But because most radical movements perceive oppression through a material analysis of who lacks resources and opportunities, this form of oppression remains largely invisible. As Rosenblum writes, “The Left mistakenly writes current-day Jewish oppression off as fake or minor because it’s not based on poverty, skin color or colonized status.”
[pullquote align=right] A truly radical movement should care about all oppressions, in tandem with each other, because all forms of liberation are, by definition, linked.
[/pullquote]So is this one protester’s one remark my biggest concern in the world? Is it as bad as supporting the injustice of Zionism? Is it as bad as pinkwashing Israel’s crimes? Is it as bad hitting a Black woman or calling the police on a crowd of queer and trans POC protesters? I think questions like this accomplish very little. A truly radical movement should care about all oppressions, in tandem with each other, because all forms of liberation are, by definition, linked. And what matters in the context of this demonstration is that the legitimate grievances of anti-Zionism not be obscured by a legitimate critique of anti-Semitism. The two things are not mutually exclusive. They must not be mutually exclusive.
So why is everything such a mess right now? Why can’t those of us on opposite sides of this controversy see each other? Why aren’t we equipped to understand each other’s experiences?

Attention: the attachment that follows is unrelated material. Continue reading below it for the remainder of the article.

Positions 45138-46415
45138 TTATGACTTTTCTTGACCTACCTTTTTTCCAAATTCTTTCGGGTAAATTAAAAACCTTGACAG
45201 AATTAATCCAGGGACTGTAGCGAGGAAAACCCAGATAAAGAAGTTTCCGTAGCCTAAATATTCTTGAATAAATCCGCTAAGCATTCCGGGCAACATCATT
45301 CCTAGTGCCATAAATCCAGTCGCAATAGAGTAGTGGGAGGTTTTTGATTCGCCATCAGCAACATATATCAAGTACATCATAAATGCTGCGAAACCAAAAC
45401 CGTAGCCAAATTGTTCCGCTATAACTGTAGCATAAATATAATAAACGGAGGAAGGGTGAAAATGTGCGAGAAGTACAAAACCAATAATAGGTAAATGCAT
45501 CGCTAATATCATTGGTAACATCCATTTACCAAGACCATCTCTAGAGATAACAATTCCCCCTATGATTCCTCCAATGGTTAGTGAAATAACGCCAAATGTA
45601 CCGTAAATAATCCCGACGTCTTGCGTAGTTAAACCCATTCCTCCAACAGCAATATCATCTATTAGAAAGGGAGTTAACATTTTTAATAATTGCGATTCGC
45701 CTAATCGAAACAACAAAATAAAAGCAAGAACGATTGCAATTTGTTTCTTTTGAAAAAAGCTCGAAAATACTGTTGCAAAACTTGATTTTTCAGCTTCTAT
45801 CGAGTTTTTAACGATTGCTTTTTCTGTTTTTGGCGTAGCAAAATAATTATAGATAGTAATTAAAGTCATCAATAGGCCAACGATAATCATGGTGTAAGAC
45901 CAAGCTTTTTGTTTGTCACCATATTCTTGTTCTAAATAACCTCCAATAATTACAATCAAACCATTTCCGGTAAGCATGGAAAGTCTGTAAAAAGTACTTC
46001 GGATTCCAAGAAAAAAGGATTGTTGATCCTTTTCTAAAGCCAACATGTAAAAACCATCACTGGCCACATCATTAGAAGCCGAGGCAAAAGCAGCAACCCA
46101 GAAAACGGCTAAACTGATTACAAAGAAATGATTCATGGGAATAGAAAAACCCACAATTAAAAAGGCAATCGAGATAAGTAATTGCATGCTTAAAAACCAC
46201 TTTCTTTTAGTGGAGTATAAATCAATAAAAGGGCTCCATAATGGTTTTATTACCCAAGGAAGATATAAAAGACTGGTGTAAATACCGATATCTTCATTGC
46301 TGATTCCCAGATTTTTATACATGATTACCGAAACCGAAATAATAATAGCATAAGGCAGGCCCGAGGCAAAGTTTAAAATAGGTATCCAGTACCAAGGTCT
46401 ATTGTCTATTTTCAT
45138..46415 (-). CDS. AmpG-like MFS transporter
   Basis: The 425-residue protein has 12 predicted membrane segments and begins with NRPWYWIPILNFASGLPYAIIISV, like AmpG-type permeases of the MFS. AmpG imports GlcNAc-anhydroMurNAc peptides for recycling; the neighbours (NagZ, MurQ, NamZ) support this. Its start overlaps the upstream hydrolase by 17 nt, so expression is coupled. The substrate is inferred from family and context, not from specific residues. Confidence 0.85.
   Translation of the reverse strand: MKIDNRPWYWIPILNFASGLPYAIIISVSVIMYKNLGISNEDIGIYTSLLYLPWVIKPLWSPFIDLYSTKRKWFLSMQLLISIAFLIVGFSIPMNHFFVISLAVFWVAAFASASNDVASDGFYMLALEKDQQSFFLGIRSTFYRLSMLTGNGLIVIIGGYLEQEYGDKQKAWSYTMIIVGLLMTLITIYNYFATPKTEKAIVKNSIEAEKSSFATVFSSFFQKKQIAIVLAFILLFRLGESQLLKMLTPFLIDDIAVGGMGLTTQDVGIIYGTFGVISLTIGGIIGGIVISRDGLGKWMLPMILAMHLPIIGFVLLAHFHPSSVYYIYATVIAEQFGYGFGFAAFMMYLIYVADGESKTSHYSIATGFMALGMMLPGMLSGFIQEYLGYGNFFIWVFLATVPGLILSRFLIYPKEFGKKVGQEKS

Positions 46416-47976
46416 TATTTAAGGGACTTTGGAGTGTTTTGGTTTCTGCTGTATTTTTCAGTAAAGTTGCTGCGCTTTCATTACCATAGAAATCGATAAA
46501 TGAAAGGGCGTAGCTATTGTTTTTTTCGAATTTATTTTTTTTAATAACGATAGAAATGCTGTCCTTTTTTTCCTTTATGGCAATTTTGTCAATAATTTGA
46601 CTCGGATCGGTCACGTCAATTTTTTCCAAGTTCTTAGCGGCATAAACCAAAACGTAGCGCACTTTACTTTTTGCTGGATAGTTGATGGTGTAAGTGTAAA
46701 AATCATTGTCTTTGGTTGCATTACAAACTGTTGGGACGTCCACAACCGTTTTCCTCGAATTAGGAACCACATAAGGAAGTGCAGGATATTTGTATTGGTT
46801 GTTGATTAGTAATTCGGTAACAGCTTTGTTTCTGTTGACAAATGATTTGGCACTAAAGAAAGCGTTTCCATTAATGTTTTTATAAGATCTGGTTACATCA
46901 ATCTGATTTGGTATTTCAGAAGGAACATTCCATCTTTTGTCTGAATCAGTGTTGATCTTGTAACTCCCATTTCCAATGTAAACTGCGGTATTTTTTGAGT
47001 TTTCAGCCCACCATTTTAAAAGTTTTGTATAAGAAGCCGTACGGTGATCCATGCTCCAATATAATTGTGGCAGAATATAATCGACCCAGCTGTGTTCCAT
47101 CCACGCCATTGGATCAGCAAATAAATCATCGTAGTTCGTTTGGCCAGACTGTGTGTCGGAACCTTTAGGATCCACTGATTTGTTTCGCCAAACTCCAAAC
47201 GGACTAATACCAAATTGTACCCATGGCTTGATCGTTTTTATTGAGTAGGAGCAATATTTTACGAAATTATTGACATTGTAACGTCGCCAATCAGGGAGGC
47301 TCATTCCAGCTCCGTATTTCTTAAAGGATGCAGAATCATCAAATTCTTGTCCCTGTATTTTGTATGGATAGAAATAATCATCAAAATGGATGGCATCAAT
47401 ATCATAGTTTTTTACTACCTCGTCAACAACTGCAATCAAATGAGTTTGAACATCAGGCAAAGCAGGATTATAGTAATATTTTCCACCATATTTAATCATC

It’s partially because the radical Left doesn’t know how to recognize or respond to anti-Semitism when it does appear. And this is not just because of anti-Semitism’s uniqueness, or the way it doesn’t fit easily into traditional frameworks for imagining oppression. It’s also because we have grown so accustomed to anti-Semitism as a false accusation. Honestly, I hear far more false accusations of anti-Semitism than I do legitimate ones. It turns into a familiar dance, and it’s easy to go through the motions. I know that I have to fight internally, just to muster up the synapses to recognize real anti-Semitism. And that is because I am so used to debunking the ongoing cavalcade of scurrilous charges that so many Zionists issue whenever they feel uncomfortable or challenged.